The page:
The programmes attempt to convert radicals to Al Qaeda ideology
Al Qaeda's 're-radicalisation' schools lure ISIL fighters in Syria
Al Qaeda-linked rebels in northern Syria are using “re-radicalisation” programmes to lure fighters from rival extremist group ISIL, creating new recruits to mount jihadist attacks.
In Idlib province, the rebel coalition Hayat Tahrir Al Sham (HTS), dominated by the Al Qaeda-linked Jabhat Fatah Al Sham, has put “between 100 and 150” ISIL militants through the scheme so far, security sources told The National.
The programmes run by HTS last up to two weeks, and are based on a “Shura and Sharia bureau approved curriculum of Jihad".
Indoctrination has taken place in the desert region of Abu Dhahur, east of Idlib, the scene of recent fighting between HTS and the Syrian regime.
“This is one of the clearest examples of how Daesh [ISIL] members can blend into other violent extremist organisations," said a security source of the effort to lure ISIL fighters into Al Qaeda's ranks.
Graeme Wood, author of The Way of the Strangers: Encounters with the Islamic State, said the "re-education" effort would likely evolve around "who is a Muslim, and who is beyond the fold of Islam".
"There is a great deal of overlap between the official ideologies of HTS and ISIL," he added.
As a group, however, ISIL is considered more extreme in its use of Takfir — the act of declaring that other Muslims are non-believers and thus eligible for death.
Prior to the rise of ISIL, many countries began de-radicalisation programmes in an effort to turn Islamist extremists back into civilians who do not present a security risk.
Officials behind a programme in Saudi Arabia set up in 2004, that attempted to de-radicalise hundreds of extremists, claim recidivism rates of between 10 per cent and 20 per cent — significantly lower than regular crimes. Though there were several high-profile failures including two members of Al Qaeda in the Arabian Peninsula who returned to militancy after being enrolled in the programmes.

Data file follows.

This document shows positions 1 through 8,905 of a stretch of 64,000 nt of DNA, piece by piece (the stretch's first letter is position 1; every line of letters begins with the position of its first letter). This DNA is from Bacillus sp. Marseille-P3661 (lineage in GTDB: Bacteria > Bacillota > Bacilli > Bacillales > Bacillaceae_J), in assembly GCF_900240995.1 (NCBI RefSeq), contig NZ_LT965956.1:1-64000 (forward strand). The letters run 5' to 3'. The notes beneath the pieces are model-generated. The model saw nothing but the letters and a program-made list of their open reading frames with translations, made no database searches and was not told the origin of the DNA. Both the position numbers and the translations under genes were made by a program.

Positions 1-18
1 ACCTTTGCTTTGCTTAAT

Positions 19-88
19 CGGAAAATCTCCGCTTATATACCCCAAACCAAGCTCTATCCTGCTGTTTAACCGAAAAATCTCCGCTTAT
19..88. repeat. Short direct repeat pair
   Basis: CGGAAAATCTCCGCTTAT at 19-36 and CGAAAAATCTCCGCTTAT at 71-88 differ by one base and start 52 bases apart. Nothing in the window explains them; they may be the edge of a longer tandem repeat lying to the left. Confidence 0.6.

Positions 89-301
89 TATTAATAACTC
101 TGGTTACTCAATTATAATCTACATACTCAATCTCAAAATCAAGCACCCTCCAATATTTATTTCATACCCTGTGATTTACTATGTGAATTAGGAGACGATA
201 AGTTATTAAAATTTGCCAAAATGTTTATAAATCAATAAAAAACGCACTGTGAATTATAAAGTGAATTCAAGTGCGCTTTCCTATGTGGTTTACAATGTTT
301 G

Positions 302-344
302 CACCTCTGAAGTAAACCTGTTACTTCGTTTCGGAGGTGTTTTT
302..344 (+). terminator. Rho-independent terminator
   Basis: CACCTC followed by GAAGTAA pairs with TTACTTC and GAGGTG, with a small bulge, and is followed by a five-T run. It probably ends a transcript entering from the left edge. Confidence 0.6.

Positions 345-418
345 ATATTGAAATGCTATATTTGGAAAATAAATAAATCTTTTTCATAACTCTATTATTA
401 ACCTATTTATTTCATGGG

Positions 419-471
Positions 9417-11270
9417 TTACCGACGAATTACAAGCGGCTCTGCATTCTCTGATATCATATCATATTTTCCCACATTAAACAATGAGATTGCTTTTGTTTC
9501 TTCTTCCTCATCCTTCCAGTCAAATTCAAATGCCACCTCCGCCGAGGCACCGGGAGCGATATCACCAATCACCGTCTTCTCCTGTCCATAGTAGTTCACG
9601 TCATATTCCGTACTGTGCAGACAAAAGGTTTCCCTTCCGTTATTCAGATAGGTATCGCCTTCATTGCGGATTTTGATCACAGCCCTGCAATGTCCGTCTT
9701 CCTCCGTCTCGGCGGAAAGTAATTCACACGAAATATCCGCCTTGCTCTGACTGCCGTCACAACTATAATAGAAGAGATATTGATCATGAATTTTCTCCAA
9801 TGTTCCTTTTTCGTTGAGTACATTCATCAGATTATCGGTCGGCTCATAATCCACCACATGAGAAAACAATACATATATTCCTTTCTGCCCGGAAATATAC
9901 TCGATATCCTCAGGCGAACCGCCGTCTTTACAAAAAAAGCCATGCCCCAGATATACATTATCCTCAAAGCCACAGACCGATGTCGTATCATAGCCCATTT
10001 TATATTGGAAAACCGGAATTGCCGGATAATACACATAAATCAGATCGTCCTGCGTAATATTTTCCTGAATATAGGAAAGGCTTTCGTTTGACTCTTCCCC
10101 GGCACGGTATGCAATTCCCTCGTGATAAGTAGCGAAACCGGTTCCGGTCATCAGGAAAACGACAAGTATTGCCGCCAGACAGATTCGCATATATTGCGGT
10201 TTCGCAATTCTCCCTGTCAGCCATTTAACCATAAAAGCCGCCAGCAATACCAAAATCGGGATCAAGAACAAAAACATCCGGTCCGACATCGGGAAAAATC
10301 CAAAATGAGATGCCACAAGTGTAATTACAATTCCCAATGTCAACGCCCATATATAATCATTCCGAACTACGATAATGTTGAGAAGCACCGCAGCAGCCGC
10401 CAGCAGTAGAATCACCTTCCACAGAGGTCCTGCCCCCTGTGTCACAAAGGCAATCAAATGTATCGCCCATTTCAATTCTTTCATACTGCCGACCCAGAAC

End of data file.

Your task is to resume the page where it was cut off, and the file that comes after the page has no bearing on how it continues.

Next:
Earlier this month, Nigeria released some 244 former Boko Haram fighters whom it claimed to have “rehabilitated”, and similar attempts have been conducted as far afield as Yemen and Malaysia.
But the schools ran by HTS differ in that they "are attempting to convert people from one violent set of beliefs to another," said Mr Wood.
William Baldet, a counter-extremism practitioner who works in the British government’s Prevent programme, said that while his work tends to focus on a “disengagement from violence, and trying to dilute the influence of violent ideology. It wouldn’t surprise me if they were watching how other countries carry out de-radicalisation, and learning from that”.
Security sources told The National that the HTS programme had come into existence mainly because of recent events on the ground. In recent weeks, the Idlib based groups have seen the start of a significant offensive on territory under their control but now under pressure by forces loyal to Syrian President Bashar Al Assad.
But an increased role being played by HTS's most radical members is also to blame.
“Previously, the group had an execute on sight policy towards arriving ISIL fighters, but more recently hard-line elements have succeeded in persuading the group to assimilate some of these people," one source said.
Despite the crumbling of Isil's so-called caliphate in Iraq and Syria, there are thought to be thousands of its fighters dispersed across Syria, Iraq, Turkey and beyond. In October, it was reported that ISIL members and their families had been allowed to flee the Syrian city of Raqqa as it was recaptured by the Kurdish dominated Syrian Democratic Forces (SDF).
ISIL and HTS remain fierce enemies on the battlefield. ISIL fighters have fought, and successfully captured more than 20 villages from HTS in Northern Hama in the past week. In other parts of Idlib and Hama the two groups have clashed on an almost daily basis over the past few months.